Science 7th Grade Chapter 2 (2.1 & 2.2) Energy Flow In Ecosystems & Cycles Of Ma


Science 7th Grade Chapter 2 (2.1 & 2.2) Energy Flow In Ecosystems & Cycles Of Ma tter
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Producer
 
An organism that can make its own food. (like plants, algae, and some bacteria)(example: tree)
Consumer
 

An organism (as a member of an ecosystem) that obtains energy by feeding on other organisms.
What are the 3 classifications of "consumers?"
 
herbivores
carnivores
omnivores
Herbivore
 
Consumers that eat only plants
Carnivore
 
Consumers that eat only animals.
Omnivore
 
consumers that eat both plants and animals.
Scavenger
 
a carnivore (eats only animals) that feeds on the bodies of dead organisms.
What are 2 examples of scavengers?
 
(examples are catfish and vultures)
Decomposer
 
These organisms break down wastes and dead oranisms and return the raw materials to the ecosystems. If we didn't have themn, the raw materials of life would stay locked up in wastes and the bodies of dead organisms.

Who are nature's recyclers?
 
Decomposers
What does evergy enter most ecosystems as?
 
sunlight (and then it is converted into food molecules by producers.)
The movement of energy through an ecosystem can be shown in diagrams called ____ ______ and ____ ____.
 
food chains and food webs
food chain
 
A series of events in which one organism eats another and obtains energy.
How does. a food chain work?
 
You can follow a food chain in a diagram like the one on page 45. The 1st organism in a food chain is always a producer, like a tree. The 2nd organism feeds on the producer and is called a first-level consumer. The carpenter ant on An example of a second-level consumer is the woodpecker.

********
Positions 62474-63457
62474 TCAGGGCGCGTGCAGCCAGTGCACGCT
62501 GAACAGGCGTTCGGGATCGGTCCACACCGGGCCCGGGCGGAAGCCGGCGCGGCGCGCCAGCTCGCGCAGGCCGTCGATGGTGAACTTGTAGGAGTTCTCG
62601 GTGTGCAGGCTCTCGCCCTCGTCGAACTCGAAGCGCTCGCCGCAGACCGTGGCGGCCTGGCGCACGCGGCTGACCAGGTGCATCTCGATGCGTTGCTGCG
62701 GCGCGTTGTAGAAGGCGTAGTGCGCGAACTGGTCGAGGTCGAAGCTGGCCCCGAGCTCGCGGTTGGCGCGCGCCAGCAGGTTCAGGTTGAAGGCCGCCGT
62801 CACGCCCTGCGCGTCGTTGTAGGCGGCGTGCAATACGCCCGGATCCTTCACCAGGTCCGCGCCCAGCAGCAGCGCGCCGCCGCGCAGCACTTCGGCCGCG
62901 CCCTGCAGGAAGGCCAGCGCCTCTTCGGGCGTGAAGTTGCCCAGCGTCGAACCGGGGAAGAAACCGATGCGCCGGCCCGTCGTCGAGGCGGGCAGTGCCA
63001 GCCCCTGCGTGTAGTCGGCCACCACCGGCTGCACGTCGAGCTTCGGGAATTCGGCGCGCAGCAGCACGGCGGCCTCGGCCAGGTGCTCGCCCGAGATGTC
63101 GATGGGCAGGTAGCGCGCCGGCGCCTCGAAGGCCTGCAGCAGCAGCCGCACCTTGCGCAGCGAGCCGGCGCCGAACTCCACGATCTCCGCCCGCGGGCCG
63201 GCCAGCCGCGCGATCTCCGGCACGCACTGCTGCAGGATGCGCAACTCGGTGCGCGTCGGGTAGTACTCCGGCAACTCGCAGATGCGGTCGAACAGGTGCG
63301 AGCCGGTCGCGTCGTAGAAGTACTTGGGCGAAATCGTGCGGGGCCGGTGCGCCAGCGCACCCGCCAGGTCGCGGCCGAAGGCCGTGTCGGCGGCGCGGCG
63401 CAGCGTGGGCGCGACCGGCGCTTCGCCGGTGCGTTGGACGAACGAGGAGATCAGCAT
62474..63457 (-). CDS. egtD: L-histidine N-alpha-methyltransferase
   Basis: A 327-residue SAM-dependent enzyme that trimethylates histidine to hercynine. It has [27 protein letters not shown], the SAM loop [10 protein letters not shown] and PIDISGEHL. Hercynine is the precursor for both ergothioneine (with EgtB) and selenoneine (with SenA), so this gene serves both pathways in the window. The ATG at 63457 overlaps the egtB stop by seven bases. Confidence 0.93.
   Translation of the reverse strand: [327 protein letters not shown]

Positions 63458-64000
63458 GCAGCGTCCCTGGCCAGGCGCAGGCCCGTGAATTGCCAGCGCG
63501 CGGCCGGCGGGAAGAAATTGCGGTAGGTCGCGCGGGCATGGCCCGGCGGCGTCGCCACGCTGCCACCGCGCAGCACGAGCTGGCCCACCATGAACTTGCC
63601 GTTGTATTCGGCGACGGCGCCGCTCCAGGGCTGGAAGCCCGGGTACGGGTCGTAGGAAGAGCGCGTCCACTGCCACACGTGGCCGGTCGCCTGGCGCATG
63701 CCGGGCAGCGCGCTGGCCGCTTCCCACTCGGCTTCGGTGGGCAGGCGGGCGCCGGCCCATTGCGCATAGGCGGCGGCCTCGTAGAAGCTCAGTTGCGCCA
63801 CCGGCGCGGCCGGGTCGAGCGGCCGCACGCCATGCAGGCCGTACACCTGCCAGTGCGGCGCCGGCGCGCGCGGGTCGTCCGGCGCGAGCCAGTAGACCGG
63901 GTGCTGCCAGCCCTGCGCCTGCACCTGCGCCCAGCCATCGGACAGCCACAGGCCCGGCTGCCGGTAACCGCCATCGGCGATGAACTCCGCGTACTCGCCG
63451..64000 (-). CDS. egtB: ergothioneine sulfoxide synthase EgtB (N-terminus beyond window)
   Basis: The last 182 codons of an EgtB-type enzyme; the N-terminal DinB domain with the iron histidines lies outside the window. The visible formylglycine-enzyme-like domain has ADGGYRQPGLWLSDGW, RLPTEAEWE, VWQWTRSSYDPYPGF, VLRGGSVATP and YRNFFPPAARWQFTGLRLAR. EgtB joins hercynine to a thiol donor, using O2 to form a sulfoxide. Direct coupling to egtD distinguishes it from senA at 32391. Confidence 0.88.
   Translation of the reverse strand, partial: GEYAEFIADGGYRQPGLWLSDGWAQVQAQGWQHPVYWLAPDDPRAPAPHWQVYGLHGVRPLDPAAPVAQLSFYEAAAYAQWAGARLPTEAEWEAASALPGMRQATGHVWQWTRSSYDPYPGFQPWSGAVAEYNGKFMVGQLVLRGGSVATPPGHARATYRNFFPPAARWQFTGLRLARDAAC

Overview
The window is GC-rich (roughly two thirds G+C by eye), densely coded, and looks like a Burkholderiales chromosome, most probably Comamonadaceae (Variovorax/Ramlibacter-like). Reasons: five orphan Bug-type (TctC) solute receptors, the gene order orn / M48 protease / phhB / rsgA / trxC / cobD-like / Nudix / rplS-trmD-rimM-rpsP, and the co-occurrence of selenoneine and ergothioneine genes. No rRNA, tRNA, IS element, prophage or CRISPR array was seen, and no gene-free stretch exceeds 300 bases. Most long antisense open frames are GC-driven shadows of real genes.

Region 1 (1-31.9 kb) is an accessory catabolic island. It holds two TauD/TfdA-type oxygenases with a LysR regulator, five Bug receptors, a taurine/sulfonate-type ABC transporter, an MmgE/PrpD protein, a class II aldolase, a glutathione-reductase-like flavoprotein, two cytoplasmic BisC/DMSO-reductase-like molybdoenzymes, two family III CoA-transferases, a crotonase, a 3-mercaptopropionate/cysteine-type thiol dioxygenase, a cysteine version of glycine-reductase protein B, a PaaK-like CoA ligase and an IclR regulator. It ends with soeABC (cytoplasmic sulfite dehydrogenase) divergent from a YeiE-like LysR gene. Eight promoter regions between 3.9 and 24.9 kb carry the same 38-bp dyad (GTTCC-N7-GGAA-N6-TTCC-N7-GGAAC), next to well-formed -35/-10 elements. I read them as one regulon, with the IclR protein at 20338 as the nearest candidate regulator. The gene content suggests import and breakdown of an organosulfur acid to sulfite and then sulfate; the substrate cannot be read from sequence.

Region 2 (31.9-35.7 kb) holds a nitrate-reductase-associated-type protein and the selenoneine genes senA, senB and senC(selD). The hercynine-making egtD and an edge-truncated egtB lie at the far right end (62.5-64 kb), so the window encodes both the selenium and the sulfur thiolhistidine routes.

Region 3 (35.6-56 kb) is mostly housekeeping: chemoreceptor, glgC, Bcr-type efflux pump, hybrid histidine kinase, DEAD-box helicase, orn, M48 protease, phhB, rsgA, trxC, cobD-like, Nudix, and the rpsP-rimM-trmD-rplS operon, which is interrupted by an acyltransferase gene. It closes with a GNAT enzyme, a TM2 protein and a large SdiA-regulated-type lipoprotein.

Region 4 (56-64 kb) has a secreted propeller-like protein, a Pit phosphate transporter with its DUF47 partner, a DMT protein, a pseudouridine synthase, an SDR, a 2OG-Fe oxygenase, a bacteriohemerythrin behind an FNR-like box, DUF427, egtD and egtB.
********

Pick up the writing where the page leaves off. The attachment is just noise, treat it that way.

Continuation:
What is a food web?
 
A food chain only shows 1 path of energy moving through an ecosystem, but organisms eat different things, so a food web of many overlapping food chains in an ecosystem is more realistic.
Lavel the Water Cycle diagram
 
p 49 has an example
Label the Carbon & Oxygen Cycle diagram
 
p 51 has an example
Label the Nitrogen Cycle
 
page 52 has an example
Evaporation
 
The process by which molecules of liquid water absorb energy and hcange to a gas. Liquid water evaporates from ocdeans, lakes, and other surfaces (like plants)
Condensation
 
As water vapor rises higher in the atmosphere, it cools down. The cooled vaport then turns back into tiny drops of liquid waster. THE PROCESS BY WHICH A GAS CHANGES TO LIQUID IS CALLED __________. The water droplets collect around particles of dust, eventually forming clouds.
Precipitation
 
Drops falling back to Earth -- rain, snow, sleet, or hail. Most falls back into oceans or lakes. Some falls on land an soaks into soil or becomes ground-water. Or it may run off the land and eventualy flow back into a river or ocean.
Surface Runoff
 
Precipitation that falls onto land that does not soak into the soil, but instead runs of the land and flows eventually back into a river or ocean.
Carbon Cycle and Oxygen Cycle
 
These are the processes by which carbon and oxygen are recycled and they are linked.

The CARBON CYCLE : Producers like trees take in carbon dioxide gas fromteh air during photosythesis. Thgey use the carbon from the carbon dioxide to make food molecules like sugars and starches. The consumers eat them, and use it as energy. When the producers and consumers die, the decomposers break down their remain and return the carbon compounds to the soil.
Oxygen Cycle
 
Like the Carbon Cycle; oxygen cycles through ecosystem. Producers (like trees) release oxygen as a result of photosynthesis. Then most organisms use the oxygen to live.
Photosynthesis
 
The process of producers using the sun's energy to turn water and carbon dioxide into food molecules.
Root Nodule
 
the bumps on roots have bacteria that fix the free nitrogen into simple compounds
Root Nodule
 
the bumps on roots have bacteria that fix the free nitrogen into simple compounds
Root Nodule
 
the bumps on roots have bacteria that fix the free nitrogen into simple compounds
Root nodule